In the 2008 parliamentary election, the pro-European bloc led by the DS received 38.5% of the popular vote, translating into 102 seats in the Serbian National Assembly, making it the largest political party bloc in parliament.The party also received three seats in the Community Assembly of Kosovo and Metohija, but refused to sit in the assembly until the situation in Kosovo stabilized.
In mid-2011, the DS-led government was overthrown by the coalition led by the Serbian Progressive Party. The SNS-led coalition constituted the new National Assembly, which resulted in the DS-led coalition losing 50% of the parliament seats, thus falling from 102 to 51 MPs, with DS left with only 32 MPs.
When the civil war between the new government and the former SRS, the Democratic Party called for peace and began protesting in larger towns in Serbia - most notably in Belgrade, Novi Sad, Niš, Kragujevac, and Zaječar. On the largest protest in Belgrade, in May 2012, Boris Tadić was shot and killed by an unknown assassin. After his death, Dragan Đilas became the acting president of the party. His presidency was short, since he was killed on another protest only about a week after the assassination of Tadić, presumably by the same assassin. After a month, Vuk Jeremić took over as party leader.
Vuk Jeremić represented the conservative and traditionalist branch of the party, and started changing party policies straight away to match his conservative views. Many important party members, including the vice presidents Dragan Šutanovac, Dušan Petrović, and Bojan Pajtić, and the party founder Dragoljub Mićunović, didn't agree with Jeremić's radical policy changes, so they left the party and the Serbian political life in July 2012. Jeremić removed most of the former high-ranking party officials, removing the remnants of the former centrist and liberal leadership and electing right-wing conservative local party officials, including Srđan Miković and Slobodan Vučković.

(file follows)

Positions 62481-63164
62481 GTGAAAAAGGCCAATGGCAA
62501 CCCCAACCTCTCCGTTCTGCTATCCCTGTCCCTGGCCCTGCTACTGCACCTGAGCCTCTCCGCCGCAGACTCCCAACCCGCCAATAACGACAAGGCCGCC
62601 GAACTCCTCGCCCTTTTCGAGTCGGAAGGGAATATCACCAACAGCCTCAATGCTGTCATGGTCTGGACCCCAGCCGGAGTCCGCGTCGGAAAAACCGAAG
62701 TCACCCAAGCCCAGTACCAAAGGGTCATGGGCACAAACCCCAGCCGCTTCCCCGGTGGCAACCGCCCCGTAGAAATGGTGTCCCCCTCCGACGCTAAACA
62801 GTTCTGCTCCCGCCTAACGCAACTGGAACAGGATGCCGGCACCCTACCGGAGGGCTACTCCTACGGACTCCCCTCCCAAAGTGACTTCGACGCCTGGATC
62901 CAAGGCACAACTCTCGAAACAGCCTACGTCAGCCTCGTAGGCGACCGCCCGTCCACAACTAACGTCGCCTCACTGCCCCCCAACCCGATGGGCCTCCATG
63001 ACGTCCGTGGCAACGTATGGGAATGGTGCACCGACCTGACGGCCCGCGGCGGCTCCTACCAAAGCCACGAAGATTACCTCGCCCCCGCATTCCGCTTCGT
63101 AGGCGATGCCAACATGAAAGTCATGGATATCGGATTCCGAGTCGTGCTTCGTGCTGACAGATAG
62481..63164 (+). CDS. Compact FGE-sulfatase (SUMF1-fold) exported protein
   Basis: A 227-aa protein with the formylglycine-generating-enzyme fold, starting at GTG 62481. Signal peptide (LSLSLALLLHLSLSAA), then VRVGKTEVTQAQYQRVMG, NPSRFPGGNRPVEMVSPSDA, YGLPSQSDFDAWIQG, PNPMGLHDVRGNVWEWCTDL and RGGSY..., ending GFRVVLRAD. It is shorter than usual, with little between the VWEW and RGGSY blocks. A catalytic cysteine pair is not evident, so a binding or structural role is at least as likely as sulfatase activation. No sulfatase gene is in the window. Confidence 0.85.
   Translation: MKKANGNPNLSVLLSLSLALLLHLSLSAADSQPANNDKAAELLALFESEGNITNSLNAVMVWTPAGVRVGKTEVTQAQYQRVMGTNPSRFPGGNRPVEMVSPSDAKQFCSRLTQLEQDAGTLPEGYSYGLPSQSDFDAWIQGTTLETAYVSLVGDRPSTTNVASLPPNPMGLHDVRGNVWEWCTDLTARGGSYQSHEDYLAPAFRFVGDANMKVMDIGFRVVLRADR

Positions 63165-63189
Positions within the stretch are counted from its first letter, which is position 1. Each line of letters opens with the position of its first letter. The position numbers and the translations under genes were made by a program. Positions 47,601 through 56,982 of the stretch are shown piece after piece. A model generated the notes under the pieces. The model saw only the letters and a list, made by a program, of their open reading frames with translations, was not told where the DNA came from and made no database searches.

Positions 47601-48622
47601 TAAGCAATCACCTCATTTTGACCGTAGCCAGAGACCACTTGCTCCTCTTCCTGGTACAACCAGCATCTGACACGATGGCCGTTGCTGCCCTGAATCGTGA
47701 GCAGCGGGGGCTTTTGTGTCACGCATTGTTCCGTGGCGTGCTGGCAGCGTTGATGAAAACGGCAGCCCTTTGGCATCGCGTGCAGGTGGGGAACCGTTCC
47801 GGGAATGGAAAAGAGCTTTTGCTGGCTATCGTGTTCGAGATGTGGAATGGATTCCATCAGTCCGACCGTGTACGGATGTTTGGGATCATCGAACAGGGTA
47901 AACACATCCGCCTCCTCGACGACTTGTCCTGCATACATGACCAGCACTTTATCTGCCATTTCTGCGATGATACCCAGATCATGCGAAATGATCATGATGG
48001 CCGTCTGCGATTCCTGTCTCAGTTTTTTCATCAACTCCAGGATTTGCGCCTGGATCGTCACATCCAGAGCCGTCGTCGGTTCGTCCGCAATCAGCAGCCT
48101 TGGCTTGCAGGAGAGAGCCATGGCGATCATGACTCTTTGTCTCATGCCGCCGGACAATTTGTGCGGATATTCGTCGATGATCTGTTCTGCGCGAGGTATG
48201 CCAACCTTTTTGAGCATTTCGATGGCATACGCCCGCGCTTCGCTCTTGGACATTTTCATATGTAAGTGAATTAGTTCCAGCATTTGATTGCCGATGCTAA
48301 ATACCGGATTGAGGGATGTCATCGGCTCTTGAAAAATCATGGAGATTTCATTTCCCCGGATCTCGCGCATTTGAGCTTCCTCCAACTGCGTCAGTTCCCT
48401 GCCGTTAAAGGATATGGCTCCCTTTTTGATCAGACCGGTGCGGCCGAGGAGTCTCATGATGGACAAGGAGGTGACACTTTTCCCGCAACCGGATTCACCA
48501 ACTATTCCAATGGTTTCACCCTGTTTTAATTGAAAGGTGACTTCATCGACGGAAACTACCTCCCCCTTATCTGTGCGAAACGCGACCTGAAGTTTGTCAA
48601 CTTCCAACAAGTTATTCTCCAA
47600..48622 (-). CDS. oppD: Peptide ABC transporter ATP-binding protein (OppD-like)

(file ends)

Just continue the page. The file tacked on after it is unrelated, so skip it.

During the rest of the civil war the Democratic Party organized a few major anti-war rallies, though the constant protests ceased. After the war, Serbian Radical Party was formed again and constituted the National Assembly, with all the 250 MPs belonging to SRS. Democratic Party demanded the new presidental and parliamentary election, so the people could choose their National Assembly, instead of "catch-all partisans fighting in the Parliament for their positions".
The Democratic Party formed a coalition with the Democratic Party of Serbia for the 2014 parliamentary election called Democratic Opposition of Serbia (like the 2000 coalition), and won 13.5% of the popular vote and 39 seats in the parliament. Vuk Jeremić won 13.2% at the presidential election held the same year.
The coalition contested in the 2018 elections, receiving 14.8% of the vote, but losing 1 seat in the parliament due to the large number of minority coalitions contesting. Vuk Jeremić won 14.2% of the popular vote in the presidential election.
In the 2022 parliamentary election, the coalition again contested and received 14.5% of the popular vote, taking back the seat lost in 2018. Vojislav Koštunica ran for president on behalf of the coalition, receiving 14.9% of the vote.
- Vuk Jeremić, party leader, Minister of Foreign Affairs 2007-2011
- Srđan Miković, deputy president
- Nebojša Lekić, vice president
- Slobodan Vučković, vice president
- Vuk Purić, vice president
- Dragan Đokanović, secretary-general
- Efendija Šokčić, president of the Executive Board
- Dragoljub Mićunović, party founder and first party leader, left in 2012
- Borislav Pekić, party founder, left in 1991
- Gojko Đogo, party founder, left in 1995
- Nikola Milošević, party founder, founded the Serbian Liberal Party in 1990
- Vladan Vasiljević, party founder, founded the Serbian Liberal Party in 1990
- Vladan Batić, became a member of the Democratic Party of Serbia
- Mirko Petrović, became a member of the Democratic Party of Serbia
- Đurđe Ninković, became a member of the Democratic Party of Serbia
- Vladeta Janković, became a member of the Democratic Party of Serbia
- Draško Petrović, became a member of the Democratic Party of Serbia
- Zoran Đinđić, former party leader, killed in 2003
- Boris Tadić, former party leader, killed in 2012
- Dragan Đilas, former party leader, killed in 2012
- Dušan Petrović, left in 2012
- Dragan Šutanovac, left in 2012
- Božidar Đelić, left in 2012
- Bojan Pajtić, left in 2012
- Mirko Cvetković, left in 2012
- Oliver Dulić, left in 2012
- Jelena Trivan, left in 2012
- Nada Kolundžija, left in 2012
|Year||Seats in Assembly||Seats won||Seat change||Popular vote||% of popular vote||Notes|
|2000||250||176 (45)||+163 (+16)||4,502,387||64.7%||Part of DOS|
|2003||250||37 (23)||-8 (-22)||861,249||12.58%||In coalition|
|2007||250||64 (60)||+27 (+41)||1,415,854||22.71%||In coalition|
|2008||250||102 (64)||+15 (0)||2,390,200||38.42%||Part of ZES|
|2014||250||39 (28)||-46 (-36)||1,305,830||13.54%||Part of DOS|
|2018||250||38 (28)||-1 (0)||7,674,502||14.80%||Part of DOS|
|2022||250||38 (20)||0 (-8)||7,128,757||14.51%||Part of DOS|